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BlazBlue: Continuum Shift II (3DS) artwork

BlazBlue: Continuum Shift II (3DS) review

"The Deepest Story Driven Fighting Package Ever"

Though the arcade market is pretty much dead in the western world now, in Japan, the arcade is still buzzing with light and sparkles. While many fighting fans are looking into modern 3D fighters like Tekken, Virtua Fighter, Soul Calibur, and Dead or Alive, with the once 2D Street Fighter and Mortal Kombat series also jumping into the 3D realm, it seems that 2D fighting games are a relic of the past due to a lack of interest with those kind of games. Well there is a 2D fighting series still taking names and kicking ass with the rest, that series is known as BlazBlue, a 2D fighting game series many arcade fighting fans refer to as the true successor to the original Guilty Gear series that hype arcade to this day.

BlazBlue: Continuum Shift II is an upgrade edition to the arcade game of the same name (minus the Roman numeral), as an upgrade it was released for both the 3DS and PSP and as a portable upgrade version of the arcade edition, it really made a big impact on the portable realm.

All the shines and sparkles of the arcade game all made it to this edition. Background arenas shines through with wonderful scenery day or night with great visual effects rolling in the backgrounds. Each characters sprites were also feature in a much detailed form with no cheap palette swap between characters. No two characters look the same or had shared personality, even the little things like the intro (Bang gliding down to battle, Tao's camera close-up before a match, etc.) and outro (Carl and Ada takes off, Rachel sitting on her throne made by Nago, etc.) of the match were faithfully presented just like the arcade version not to mention a whole other visuals treats that are lurking within the game's Story Mode.

Characters portrait show a great deal of expression which offer some deep emotional attachment for the player to get excited or interest to each character, the character selection as well as the title screen and every available contents unlock in Story Mode were also wonderfully presented and shines through with enjoyable plot play and gag reel endings that will making you roll on floor laughing. Plus the added 3D effect makes the game animations pop out from its flat atmosphere into a more three dimensional surface for your eye's pleasure.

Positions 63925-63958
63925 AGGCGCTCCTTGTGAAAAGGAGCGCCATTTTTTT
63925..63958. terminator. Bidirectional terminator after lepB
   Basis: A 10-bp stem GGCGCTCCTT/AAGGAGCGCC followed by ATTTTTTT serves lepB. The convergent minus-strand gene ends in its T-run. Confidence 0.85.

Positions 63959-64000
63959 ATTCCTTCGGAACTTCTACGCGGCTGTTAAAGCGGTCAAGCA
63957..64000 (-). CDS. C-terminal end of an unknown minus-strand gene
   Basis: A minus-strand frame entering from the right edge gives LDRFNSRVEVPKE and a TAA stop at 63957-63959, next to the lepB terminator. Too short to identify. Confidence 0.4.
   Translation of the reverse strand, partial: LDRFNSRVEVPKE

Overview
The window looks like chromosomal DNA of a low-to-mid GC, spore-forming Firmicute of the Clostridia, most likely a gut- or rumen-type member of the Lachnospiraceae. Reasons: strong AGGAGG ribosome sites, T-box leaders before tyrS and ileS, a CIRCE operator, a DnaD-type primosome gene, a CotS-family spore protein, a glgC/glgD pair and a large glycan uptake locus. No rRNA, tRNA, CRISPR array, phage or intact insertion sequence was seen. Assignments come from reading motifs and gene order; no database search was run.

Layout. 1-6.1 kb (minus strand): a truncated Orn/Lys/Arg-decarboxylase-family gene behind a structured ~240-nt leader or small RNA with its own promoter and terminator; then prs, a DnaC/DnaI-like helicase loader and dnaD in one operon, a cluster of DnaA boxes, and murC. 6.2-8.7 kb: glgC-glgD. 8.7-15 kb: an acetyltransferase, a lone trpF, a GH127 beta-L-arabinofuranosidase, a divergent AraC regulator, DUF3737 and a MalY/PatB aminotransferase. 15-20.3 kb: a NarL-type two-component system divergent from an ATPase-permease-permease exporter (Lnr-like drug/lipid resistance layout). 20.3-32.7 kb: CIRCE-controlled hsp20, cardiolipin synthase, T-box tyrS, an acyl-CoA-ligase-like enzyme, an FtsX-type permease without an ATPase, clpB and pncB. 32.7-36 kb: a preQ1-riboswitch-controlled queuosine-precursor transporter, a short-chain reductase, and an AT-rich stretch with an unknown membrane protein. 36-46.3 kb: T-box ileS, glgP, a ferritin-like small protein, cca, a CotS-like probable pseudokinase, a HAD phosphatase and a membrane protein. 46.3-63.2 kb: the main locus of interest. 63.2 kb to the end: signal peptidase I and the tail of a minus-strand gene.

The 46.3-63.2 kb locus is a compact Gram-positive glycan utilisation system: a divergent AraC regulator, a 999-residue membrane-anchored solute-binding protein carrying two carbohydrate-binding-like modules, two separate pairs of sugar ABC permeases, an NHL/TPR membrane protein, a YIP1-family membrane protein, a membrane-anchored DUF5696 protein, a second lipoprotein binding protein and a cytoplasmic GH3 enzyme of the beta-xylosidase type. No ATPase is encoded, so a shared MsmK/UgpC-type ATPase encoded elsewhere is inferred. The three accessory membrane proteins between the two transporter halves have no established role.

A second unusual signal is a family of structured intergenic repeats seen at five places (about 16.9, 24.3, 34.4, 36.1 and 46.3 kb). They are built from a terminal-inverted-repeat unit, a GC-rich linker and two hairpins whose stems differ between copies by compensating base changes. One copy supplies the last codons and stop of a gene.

If you've played Calamity Trigger, the first game in the series, you knew right away that the music here rocks, though some were remix from Guilty Gear, a lot of the original solid scores were re-mastered from the arcade edition. Like the music, the voice works and character dialogue here were also nicely dubbed and well-translated, the only minor aspect to this was that there were scenes where lip syncing doesn't work so expect to see brief cut-scenes with character dubbed voice not matching their lips. Other than that the sounds are nicely done here.

The control works flawlessly and smoothly here. Like the arcade you are only required four buttons to attack, the d-pad controls the directional and the circle pad is use to assign shortcuts for either attacks, throws, taunt, and such. The gameplay is just like your ordinary everyday 2D old school fighters, you choose from any of the game's 18 selectable characters each with their own arsenal of special moves, super attacks, distortion finish, and chain combos.

Like Calamity Trigger, the game plays in the style of Guilty Gear where each fighter carried a weapon or developed a fight style unique to that character. The fight progress is also smooth and fast-paced with no sign of lags. The AI itself are also balanced and forgiven but also challenging. I love the story arc skit between character conversations in Arcade Mode, each offered some kind of reason for why they battle against each other and developed connections between them. The final boss itself is also tough and challenging but doesn't get hampered by the so called overbalance boss syndrome effect that plague many other 2D fighters back in the day.

For a 2D upgrade of a great arcade fighter, this game has a lot to deliver. There are a sheer number of gameplay modes to experience particularly the challenging Abyss and Time Attack Mode as well as Legion 1.5. There is even a plot twisting Story Mode added in to give story-driven player a taste to dive into the latest chapter of the BlazBlue universe. Sadly for reasons unknown, Aksys purposely removed online play from this edition of the game and that's a real shame as this game plays fairly well offline with local play and having online Network Mode could benefit here since other 3DS fighters like Super Street Fighter IV, Dead or Alive Dimension, and Tekken Prime all offered some very compelling online play support. Also unlocking and viewing contents in Gallery Mode never felt so rewarding.

For the great story, superior gameplay, jaw dropping visuals, and unique character design I have to give this game the score it rightfully deserve. Sure it lacks online play unlike the console port of this but all the great modes and extras makes up for that as local play is awesome and having an online network mode here would had made this entry one complete package had Aksys didn't purposely removed that feature here. I say purposely cause the prequel, BlazBlue: Calamity Trigger did feature online play and I'm not going to dropped points due to that as this portable package is awesome with or without it.


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Community review by leeko_link (August 13, 2017)

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